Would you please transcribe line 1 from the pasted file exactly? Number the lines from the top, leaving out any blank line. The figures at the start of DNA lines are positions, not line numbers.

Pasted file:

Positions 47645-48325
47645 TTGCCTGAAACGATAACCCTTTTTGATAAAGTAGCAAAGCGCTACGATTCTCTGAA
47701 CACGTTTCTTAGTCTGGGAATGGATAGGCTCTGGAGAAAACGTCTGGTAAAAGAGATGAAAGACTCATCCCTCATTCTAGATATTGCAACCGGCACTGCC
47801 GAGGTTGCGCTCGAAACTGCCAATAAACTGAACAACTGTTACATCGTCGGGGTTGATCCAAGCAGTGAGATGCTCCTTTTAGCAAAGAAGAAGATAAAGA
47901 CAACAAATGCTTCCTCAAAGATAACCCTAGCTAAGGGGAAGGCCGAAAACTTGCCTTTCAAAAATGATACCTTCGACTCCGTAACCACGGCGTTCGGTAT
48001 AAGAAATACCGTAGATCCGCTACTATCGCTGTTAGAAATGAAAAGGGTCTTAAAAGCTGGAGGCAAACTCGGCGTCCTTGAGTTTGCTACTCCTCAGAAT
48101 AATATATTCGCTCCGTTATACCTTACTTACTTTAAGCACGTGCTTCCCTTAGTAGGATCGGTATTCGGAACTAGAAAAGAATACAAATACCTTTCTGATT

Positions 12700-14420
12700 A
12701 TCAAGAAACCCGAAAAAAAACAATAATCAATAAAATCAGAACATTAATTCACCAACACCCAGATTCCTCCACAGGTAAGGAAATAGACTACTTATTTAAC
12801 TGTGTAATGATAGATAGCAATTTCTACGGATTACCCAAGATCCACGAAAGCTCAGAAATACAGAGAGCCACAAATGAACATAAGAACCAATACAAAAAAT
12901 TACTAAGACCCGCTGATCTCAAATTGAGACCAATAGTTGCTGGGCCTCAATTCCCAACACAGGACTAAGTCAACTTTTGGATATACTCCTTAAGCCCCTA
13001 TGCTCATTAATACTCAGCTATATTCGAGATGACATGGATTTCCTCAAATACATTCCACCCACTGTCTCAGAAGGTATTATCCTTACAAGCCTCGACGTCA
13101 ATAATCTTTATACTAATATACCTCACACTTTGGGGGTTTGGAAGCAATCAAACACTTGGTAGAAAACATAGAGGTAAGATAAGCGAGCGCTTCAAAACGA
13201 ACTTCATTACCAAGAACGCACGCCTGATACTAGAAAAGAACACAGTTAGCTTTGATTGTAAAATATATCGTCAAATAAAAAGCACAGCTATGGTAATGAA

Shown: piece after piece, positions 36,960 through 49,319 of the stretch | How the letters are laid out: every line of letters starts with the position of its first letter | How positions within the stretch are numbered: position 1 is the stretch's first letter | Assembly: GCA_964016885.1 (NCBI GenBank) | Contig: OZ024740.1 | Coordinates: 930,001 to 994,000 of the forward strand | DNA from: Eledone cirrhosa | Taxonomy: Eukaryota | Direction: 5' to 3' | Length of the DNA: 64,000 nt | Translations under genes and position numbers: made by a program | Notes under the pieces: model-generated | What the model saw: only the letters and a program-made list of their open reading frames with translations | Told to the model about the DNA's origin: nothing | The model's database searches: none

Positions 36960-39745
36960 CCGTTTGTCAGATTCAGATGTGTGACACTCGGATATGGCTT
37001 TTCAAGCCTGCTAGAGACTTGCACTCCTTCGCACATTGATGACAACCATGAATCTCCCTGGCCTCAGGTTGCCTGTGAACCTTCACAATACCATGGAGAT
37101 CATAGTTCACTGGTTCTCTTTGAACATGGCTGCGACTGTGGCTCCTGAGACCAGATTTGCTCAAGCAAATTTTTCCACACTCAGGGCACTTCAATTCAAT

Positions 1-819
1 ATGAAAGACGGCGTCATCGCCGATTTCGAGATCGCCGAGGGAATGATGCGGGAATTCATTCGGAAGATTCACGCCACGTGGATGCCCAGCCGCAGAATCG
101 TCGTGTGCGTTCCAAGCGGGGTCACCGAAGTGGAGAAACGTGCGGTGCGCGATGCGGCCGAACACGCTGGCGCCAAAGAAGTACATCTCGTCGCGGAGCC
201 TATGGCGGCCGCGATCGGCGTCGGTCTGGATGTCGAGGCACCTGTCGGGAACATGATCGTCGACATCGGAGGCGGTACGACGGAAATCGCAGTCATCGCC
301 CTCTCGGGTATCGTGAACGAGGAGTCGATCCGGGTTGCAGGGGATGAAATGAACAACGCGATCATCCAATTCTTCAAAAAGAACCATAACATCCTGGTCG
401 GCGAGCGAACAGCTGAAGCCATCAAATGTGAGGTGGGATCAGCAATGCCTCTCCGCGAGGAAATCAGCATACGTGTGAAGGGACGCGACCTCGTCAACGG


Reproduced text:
Positions 47645-48325